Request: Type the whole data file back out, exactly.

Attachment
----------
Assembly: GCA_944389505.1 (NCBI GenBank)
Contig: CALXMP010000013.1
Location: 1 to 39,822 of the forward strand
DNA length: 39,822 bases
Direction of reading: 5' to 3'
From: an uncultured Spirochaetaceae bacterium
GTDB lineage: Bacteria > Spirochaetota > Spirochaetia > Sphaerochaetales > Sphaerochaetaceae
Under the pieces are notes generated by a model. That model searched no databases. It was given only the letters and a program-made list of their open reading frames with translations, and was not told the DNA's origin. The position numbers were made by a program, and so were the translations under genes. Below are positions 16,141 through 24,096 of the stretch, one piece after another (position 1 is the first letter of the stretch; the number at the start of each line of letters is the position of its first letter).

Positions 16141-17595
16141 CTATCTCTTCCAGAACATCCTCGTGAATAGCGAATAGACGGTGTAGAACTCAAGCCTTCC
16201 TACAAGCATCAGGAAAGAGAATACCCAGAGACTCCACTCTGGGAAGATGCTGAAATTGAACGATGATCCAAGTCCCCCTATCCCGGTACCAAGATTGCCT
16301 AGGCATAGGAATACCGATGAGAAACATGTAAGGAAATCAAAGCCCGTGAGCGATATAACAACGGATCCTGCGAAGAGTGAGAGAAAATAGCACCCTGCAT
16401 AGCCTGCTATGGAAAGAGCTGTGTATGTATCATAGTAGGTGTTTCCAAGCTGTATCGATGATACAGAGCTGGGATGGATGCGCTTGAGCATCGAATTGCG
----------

Assembly: GCA_944389505.1 (NCBI GenBank)
Contig: CALXMP010000013.1
Location: 1 to 39,822 of the forward strand
DNA length: 39,822 bases
Direction of reading: 5' to 3'
From: an uncultured Spirochaetaceae bacterium
GTDB lineage: Bacteria > Spirochaetota > Spirochaetia > Sphaerochaetales > Sphaerochaetaceae
Under the pieces are notes generated by a model. That model searched no databases. It was given only the letters and a program-made list of their open reading frames with translations, and was not told the DNA's origin. The position numbers were made by a program, and so were the translations under genes. Below are positions 16,141 through 24,096 of the stretch, one piece after another (position 1 is the first letter of the stretch; the number at the start of each line of letters is the position of its first letter).

Positions 16141-17595
16141 CTATCTCTTCCAGAACATCCTCGTGAATAGCGAATAGACGGTGTAGAACTCAAGCCTTCC
16201 TACAAGCATCAGGAAAGAGAATACCCAGAGACTCCACTCTGGGAAGATGCTGAAATTGAACGATGATCCAAGTCCCCCTATCCCGGTACCAAGATTGCCT
16301 AGGCATAGGAATACCGATGAGAAACATGTAAGGAAATCAAAGCCCGTGAGCGATATAACAACGGATCCTGCGAAGAGTGAGAGAAAATAGCACCCTGCAT
16401 AGCCTGCTATGGAAAGAGCTGTGTATGTATCATAGTAGGTGTTTCCAAGCTGTATCGATGATACAGAGCTGGGATGGATGCGCTTGAGCATCGAATTGCG